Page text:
Tuesday, May 20, 2008

Good Morning, I Think

My youngest child is four. Thank God. She feeds herself, dresses herself, wipes her own bum (most days), and is, finally, night-trained. She's self-sufficient, and I'm glad. No. That's a lie. I'm over the bloody moon. 

Babies are sweet, and I love them. When my babies were babies I sometimes couldn't get enough of them. Touching them. Smelling them. Sometimes I wanted to be so close to them, I wanted to bite their chubby little thighs. But I never, ever got over the perpetual lack of sleep.

I always thought those women who stood around talking about how little Betsy or Jonathon slept through the night when they were six days (six seconds) old were full of shit. They were them same women who told me how much they loved every nauseous minute of being pregnant, and that giving birth was not a bloody, messy, dirty, sweaty 12 hours, but a spiritual event that transformed their lives. Oh fuck off. 

So when my children all reached that most glorious of milestones--sleeping through the night for the first time--it was always a sublimely joyous occasion. Though as I grew older and more confident as a mother, and with each subsequent child, that joyous occasion started to look a little different.

When my first child slept though the night, I woke in an absolute panic. How could this be!!!! Was he still breathing??!!! Had he, oh, please no God, had he died in his sleep? I practically flew from my bed to his room. I threw open the door and ran to his crib and picked him up. Poking, squeezing, listening and watching for his breath. He was fine, if a little shocked and groggy. After all, I had just woken him up. He started crying (go figure) and my day began. He didn't sleep through the night again soon.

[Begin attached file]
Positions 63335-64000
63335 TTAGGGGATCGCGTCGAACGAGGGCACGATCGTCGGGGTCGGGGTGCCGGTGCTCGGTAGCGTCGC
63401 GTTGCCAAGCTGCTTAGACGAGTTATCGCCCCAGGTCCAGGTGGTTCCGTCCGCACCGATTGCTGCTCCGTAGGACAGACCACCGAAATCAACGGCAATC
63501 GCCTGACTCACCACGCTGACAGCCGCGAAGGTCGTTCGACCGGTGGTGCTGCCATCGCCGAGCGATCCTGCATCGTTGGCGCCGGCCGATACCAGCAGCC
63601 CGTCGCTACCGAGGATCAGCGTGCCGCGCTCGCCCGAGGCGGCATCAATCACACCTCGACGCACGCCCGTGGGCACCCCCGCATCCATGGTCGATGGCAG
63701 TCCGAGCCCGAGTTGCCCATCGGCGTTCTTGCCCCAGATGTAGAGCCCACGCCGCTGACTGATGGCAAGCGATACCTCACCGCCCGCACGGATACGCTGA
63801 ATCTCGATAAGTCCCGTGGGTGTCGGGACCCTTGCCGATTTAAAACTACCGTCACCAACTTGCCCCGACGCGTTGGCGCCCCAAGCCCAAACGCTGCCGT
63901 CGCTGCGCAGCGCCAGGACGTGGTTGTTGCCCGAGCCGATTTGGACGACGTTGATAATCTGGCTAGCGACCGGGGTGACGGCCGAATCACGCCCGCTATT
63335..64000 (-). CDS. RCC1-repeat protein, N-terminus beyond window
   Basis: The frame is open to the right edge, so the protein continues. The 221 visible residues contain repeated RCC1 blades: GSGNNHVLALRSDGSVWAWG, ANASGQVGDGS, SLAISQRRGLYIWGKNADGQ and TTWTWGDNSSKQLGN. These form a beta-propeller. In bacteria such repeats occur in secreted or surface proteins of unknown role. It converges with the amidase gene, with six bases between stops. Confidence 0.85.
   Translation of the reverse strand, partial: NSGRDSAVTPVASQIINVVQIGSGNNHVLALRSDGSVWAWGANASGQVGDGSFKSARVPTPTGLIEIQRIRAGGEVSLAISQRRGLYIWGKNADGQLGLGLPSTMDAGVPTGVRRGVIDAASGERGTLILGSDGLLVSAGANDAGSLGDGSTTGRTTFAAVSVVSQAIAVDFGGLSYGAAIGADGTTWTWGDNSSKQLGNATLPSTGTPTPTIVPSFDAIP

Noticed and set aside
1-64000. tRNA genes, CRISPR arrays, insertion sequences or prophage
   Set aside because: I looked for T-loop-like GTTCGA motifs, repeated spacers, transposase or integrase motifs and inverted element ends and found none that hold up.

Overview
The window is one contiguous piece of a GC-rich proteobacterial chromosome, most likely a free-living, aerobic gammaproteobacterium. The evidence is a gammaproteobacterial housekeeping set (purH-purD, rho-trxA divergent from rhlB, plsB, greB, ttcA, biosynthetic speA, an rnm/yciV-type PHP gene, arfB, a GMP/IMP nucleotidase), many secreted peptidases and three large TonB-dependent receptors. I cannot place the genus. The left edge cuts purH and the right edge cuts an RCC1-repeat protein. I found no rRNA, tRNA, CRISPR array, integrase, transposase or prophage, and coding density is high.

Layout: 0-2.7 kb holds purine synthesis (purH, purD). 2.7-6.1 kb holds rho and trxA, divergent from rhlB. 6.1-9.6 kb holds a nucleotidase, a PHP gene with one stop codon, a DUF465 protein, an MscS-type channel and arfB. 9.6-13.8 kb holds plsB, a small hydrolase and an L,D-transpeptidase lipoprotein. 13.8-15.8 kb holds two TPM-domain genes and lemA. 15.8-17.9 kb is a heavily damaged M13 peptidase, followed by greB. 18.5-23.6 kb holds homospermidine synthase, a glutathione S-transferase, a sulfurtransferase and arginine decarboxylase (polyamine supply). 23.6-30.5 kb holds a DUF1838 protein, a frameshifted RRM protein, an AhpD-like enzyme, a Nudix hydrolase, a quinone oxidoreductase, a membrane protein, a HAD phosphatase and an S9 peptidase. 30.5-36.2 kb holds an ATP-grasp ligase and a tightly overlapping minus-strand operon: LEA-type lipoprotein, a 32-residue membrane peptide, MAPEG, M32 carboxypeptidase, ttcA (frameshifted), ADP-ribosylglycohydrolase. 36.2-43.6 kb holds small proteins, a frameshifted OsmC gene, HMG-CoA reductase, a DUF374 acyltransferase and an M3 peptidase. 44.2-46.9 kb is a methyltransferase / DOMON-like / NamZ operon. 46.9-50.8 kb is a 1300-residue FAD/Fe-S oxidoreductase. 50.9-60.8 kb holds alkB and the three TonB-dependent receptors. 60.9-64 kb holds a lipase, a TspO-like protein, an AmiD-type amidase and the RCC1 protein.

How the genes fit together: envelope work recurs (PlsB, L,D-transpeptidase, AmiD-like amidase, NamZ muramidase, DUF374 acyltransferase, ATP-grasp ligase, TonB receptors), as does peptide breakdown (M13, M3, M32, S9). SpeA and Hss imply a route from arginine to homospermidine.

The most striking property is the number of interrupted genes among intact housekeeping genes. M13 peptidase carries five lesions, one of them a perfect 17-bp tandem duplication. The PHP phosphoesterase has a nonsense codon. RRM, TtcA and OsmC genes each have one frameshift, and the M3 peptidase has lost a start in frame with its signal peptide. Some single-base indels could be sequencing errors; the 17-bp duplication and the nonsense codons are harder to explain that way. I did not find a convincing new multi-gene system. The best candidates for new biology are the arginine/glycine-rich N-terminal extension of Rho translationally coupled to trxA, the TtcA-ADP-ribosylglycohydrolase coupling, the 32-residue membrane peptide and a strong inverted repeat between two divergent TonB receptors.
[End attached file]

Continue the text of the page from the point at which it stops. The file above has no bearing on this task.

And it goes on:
When my second child, a beautiful little girl, slept through the night for the first time. I again woke in a panic. But, I'm no dummy. I'd learned my lesson the first time. I quietly, though quickly, made my way to her room, tiptoed in, rested my hand on her little back to feel her breathing and tiptoed out. I, of course, didn't go back to sleep. The adrenalin ripping through my veins prevented that. Good God. Parenting is a perpetually stomach-clenching nightmare. I laid their wondering if there would ever be a time I wasn't in constant fear that something bad was going to happen to my children. Then she woke up. The screaming, snot-filled day was about to begin. My fear abated.

Then came my third child, and friend, let me tell you, I was tired! There's really no word in our language to express that absolute bone and soul weary feeling of motherhood. I was nursing her when she had her first all-night sleepfest. So I woke a pajama-soaked dripping mess. I was engorged, and it hurt like a bugger. I rolled over looked at the clock and realized what had happened. The entire night had gone by and I was still horizontal. I had an instant flash of panic, but I was drowningly exhausted. So I pulled the blankets up around my ears and thought, "Well, if she's dead there's nothing I can do about it now. I may as well get a little more sleep." And, well, I went back to sleep.

I did. I went back to sleep. And it felt good. Well, except for my boobs. But she made fast work of that when she woke up. 

I told that story once to a hallway full of pre-school moms. The response was shock, disgust, and horror. Everyone was silent. Talk about a mood-killer. 

But whaddya goin' do? Life is hard. Motherhood is harder. If you ask me, you should sleep. That's what you oughta do.  

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